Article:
Today is the anniversary of President Abraham Lincoln’s Gettysburg Address. It’s one of the most famous speeches in American history, not only for brevity of its content, but for the emotion of that content. And for the conveyance of that emotion, specifically, and the emotion of the man, generally, I can’t think of any better example than Leonard Bernstein conducting Aaron Copland’s Lincoln Portrait… with the composer himself performing the narration. Advertisements
Today’s auspicious event in history… Assuming you have the same proclivities that I do… Is the birthday of Gustav Mahler Yesterday we had a Bohemian priest. Today a Bohemian Composer. Maybe tomorrow I’ll see if I can find a Bohemian Brahmin, or something equally alliterative… Meanwhile, enjoy Mahler’s 1st Symphony, with the Vienna Philharmonic, under the direction of Bernstein… ‘Nuff said!!! Image found here.
“This will be our reply to violence: to make music more intensely, more beautifully, more devotedly than ever before.” “Music can name the unnameable and communicate the unknowable.”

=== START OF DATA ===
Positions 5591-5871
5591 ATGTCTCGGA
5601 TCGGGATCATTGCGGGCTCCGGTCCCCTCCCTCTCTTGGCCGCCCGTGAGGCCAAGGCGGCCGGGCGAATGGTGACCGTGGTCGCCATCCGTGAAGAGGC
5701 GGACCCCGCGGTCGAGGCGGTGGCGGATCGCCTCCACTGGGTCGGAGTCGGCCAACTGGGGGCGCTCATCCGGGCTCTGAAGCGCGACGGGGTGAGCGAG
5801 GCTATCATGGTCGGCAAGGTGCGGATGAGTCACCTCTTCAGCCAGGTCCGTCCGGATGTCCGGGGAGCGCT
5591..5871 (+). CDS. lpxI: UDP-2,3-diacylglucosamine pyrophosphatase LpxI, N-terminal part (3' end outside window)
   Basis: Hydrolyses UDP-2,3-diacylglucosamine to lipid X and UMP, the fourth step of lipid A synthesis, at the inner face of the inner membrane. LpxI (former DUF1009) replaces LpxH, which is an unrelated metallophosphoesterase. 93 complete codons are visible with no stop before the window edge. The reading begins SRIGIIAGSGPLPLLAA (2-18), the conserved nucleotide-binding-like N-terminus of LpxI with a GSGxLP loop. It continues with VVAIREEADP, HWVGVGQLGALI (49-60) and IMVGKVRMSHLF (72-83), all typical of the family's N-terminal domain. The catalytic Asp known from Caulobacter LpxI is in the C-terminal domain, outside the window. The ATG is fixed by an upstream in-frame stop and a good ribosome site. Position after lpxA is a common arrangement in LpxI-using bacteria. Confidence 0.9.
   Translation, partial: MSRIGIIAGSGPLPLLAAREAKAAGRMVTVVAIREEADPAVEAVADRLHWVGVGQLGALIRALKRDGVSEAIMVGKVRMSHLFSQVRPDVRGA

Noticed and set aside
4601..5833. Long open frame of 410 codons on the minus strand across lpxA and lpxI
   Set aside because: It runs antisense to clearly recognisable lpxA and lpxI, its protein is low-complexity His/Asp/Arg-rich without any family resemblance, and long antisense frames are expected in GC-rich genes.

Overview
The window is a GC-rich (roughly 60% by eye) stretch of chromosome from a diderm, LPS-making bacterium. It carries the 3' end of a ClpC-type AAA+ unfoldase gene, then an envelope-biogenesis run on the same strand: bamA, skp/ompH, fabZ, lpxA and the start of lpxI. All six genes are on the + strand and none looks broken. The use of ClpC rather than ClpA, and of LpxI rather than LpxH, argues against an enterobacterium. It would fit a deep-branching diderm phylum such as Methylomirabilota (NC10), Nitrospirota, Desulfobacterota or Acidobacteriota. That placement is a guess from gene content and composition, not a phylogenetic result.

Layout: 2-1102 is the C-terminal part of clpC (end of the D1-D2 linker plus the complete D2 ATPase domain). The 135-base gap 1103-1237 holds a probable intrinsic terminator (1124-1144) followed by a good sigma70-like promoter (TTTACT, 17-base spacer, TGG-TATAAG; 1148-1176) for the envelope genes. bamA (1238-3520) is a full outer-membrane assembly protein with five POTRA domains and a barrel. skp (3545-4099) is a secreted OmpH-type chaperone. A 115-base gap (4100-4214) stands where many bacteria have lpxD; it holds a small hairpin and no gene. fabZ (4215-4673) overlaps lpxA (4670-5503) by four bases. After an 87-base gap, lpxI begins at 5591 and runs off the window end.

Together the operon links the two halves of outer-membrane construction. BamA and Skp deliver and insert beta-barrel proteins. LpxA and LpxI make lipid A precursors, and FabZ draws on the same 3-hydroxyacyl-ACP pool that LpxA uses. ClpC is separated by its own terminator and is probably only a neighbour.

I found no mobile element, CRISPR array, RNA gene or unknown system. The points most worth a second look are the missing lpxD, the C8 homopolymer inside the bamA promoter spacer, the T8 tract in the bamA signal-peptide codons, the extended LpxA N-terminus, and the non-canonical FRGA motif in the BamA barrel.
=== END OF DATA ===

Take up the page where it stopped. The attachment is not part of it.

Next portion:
Today is the traditional birth date of Ludwig Van Beethoven. We don’t know for sure when he was born, but we do know he was christened on the 17th – and the tradition at the time was to christen a child the day after its birth. Few composers have ever equalled him in importance, and none have surpassed him. His 9th symphony is considered by many to be the greatest piece ever written. I would contend his string quartets are at least as important; but string quartets aren’t as glamorous as the big band stuff… But that’s just a theory… I could be wrong… Through the years conductors have taken to playing the quartets with full orchestral string sections, as if assigning additional players might make up for what is lost in intimacy and ensemble.